Seven Hills - Grantham Poultry Research Station | NSW Environment, Energy and Science

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Seven Hills - Grantham Poultry Research Station

Item details

Name of item: Seven Hills - Grantham Poultry Research Station
Other name/s: Seven Hills Agricultural Station, Grantham State Poultry Farm
Type of item: Complex / Group
Group/Collection: Scientific Facilities
Category: Experimental Station
Primary address: 71 Seven Hills Road, Seven Hills, NSW 2147
Local govt. area: Blacktown
Property description
Lot/Volume CodeLot/Volume NumberSection NumberPlan/Folio CodePlan/Folio Number
LOT360, 361 and 362 DP48686.
All addresses
Street AddressSuburb/townLGAParishCountyType
71 Seven Hills RoadSeven HillsBlacktownPROSPECTCUMBERLANDPrimary Address


Organisation NameOwner CategoryDate Ownership Updated
NSW Department of Primary IndustriesState Government 

Statement of significance:

The former Grantham Poultry Research Station has historic and social significance as the focus of the poultry industry in New South Wales for over 70 years. Operating as an experimental farm under the NSW Government. The property strongly reflects government support and initiative to further the efficiency and productivity of the poultry industry. The scientific research undertaken on the property, particularly research into manganese and vitamin deficiencies in food and their effect on hatchability, effectively saved the Poultry Industry from ruin and brought international acclaim, establishing the estate as one of the six leading poultry research stations in the world. The estate also has State significance, presumed to be the only poultry research station in New South Wales. The site illustrates the changes in agricultural use and government policy, from its operation as a private farm to its development under the Soldier Settlement Scheme, and its subsequent operation as a series of governmental research stations including its establishment as a model poultry farm. Since the time of early grants and ownership, the property has a continuity of use as a working farm. The site is one of the largest open spaces in the area and contains a number of significant mature trees comprising a remnant tract of the Cumberland Woodland Plain. The two farm residences, Melrose House and Drumtochty, and the Old Feed Shed have aesthetic significance as good examples of rural structures that remain attached to their original farm property, providing an important link to the early history of the area. (National Trust of Australia (NSW) 1997)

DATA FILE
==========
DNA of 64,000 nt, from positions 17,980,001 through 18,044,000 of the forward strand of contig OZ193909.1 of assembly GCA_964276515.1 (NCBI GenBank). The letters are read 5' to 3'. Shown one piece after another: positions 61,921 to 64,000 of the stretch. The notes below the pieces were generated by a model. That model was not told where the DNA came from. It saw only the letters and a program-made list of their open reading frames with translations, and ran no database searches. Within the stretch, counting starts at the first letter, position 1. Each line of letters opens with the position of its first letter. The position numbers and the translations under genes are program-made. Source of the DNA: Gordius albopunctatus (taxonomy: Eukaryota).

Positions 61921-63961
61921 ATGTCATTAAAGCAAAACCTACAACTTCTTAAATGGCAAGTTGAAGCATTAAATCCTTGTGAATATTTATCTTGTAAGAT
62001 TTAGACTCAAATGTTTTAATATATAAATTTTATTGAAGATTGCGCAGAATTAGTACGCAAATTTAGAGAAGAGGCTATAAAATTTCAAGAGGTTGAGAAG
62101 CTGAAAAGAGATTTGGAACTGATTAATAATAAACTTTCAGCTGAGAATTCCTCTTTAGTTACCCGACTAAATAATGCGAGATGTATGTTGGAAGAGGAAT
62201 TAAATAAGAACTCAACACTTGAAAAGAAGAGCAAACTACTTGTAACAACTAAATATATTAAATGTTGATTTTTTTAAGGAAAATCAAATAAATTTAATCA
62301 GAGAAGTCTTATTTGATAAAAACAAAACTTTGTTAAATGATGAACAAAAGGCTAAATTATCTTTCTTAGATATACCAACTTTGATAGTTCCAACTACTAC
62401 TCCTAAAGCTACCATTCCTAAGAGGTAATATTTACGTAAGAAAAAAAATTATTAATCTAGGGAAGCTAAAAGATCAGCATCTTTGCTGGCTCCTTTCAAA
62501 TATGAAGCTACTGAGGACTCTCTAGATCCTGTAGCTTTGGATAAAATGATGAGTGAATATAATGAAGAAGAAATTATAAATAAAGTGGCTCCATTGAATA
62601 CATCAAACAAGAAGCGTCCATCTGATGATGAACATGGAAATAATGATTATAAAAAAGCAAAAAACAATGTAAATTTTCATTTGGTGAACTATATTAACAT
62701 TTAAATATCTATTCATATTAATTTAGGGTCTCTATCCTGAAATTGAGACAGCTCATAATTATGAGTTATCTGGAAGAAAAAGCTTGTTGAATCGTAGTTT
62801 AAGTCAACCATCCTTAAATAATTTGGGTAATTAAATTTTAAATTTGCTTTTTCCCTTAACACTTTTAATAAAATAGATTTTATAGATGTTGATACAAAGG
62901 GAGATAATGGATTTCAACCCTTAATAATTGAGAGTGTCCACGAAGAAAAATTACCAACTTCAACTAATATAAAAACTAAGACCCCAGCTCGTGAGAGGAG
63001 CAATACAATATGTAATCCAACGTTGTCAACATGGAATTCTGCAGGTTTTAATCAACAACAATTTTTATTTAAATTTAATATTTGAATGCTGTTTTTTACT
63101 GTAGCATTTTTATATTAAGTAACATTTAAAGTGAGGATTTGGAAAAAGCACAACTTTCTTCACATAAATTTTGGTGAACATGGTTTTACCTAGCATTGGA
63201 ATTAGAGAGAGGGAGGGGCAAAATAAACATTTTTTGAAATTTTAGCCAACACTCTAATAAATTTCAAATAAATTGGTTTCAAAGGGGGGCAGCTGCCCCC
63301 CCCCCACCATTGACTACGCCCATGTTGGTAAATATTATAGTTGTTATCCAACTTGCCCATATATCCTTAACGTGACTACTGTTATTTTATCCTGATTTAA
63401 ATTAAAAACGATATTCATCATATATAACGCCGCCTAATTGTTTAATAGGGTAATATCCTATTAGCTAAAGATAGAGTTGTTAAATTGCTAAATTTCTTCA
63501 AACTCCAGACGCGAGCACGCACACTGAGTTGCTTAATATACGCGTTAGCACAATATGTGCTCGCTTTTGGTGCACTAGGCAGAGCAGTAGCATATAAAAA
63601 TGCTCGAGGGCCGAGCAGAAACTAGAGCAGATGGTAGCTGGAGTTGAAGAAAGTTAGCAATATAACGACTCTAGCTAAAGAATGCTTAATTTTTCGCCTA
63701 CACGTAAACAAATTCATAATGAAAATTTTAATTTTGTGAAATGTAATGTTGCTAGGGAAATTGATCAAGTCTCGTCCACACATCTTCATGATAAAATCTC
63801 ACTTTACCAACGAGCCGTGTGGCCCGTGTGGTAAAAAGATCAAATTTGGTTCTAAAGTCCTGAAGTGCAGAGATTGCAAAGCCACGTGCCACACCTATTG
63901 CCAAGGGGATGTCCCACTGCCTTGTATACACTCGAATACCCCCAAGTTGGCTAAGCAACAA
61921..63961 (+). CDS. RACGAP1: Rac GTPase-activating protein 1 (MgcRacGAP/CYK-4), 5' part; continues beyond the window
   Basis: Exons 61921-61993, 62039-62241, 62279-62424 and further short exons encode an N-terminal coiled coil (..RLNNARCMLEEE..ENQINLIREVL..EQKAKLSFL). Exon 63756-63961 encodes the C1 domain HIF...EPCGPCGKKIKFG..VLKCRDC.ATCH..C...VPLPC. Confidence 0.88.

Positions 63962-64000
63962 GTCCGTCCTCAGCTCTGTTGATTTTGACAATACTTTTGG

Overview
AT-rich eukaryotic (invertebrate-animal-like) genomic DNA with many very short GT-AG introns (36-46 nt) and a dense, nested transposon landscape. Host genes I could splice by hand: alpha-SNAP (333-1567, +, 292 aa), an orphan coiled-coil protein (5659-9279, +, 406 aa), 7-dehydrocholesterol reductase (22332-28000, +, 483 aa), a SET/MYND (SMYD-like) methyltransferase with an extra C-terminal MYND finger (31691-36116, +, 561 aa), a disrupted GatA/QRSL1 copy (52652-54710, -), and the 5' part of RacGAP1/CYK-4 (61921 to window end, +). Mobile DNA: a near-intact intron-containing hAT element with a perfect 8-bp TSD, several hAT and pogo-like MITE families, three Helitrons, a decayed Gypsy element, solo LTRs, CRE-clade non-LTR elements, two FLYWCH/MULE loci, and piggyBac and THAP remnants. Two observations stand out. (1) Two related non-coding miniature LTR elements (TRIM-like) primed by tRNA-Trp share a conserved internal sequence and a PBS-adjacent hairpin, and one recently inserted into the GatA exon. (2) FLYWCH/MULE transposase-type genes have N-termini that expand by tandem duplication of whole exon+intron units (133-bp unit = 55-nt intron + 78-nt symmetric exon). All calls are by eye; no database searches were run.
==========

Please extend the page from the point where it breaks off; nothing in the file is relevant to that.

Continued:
Date significance updated: 11 Jan 01
Note: The State Heritage Inventory provides information about heritage items listed by local and State government agencies. The State Heritage Inventory is continually being updated by local and State agencies as new information becomes available. Read the OEH copyright and disclaimer.


Construction years: 1912-1988
Physical description: The following buildings/item survive on the site (as of 1997); Melrose House (c1897) Administration Building (1971) Drumtochty (c1890-1900) Workshop (c1900) Switch Board and Cleaner Store (cl950s-60s) Old Feed Shed (c1938) All buildings present as an integrated whole and provide interpretation and definition of a former working research station
The items on the property known as Melrose House, Drumtochty, and the Old Feed Shed have individual significance.
Melrose House, this single storey brick residence, constructed cl897, is a vernacular example of the Federation style. The house was symmetrically designed with the main entrance at right angles to Seven Hills Road and a circular driveway approaching the main entry, still in use. The building originally had a slate roof with terracotta ridge capping, and three false gables, one to each side of the verandah. Curved stairs approached the front doors. The false gables and verandah rail have since been removed, and the roof now has corrugated iron cladding. Cracking of brickwork due to subsidence is evident and attempts to rectify this have been made by the use of steel bracing and tie rods at the two front corners of the building. The interior comprises a central hallway, four bedrooms with open fireplaces, lounge room with open fireplace, kitchen and pantry, bathroom and laundry. The kitchen and bathroom have been upgraded. The other rooms retain much of their original fabric and integrity.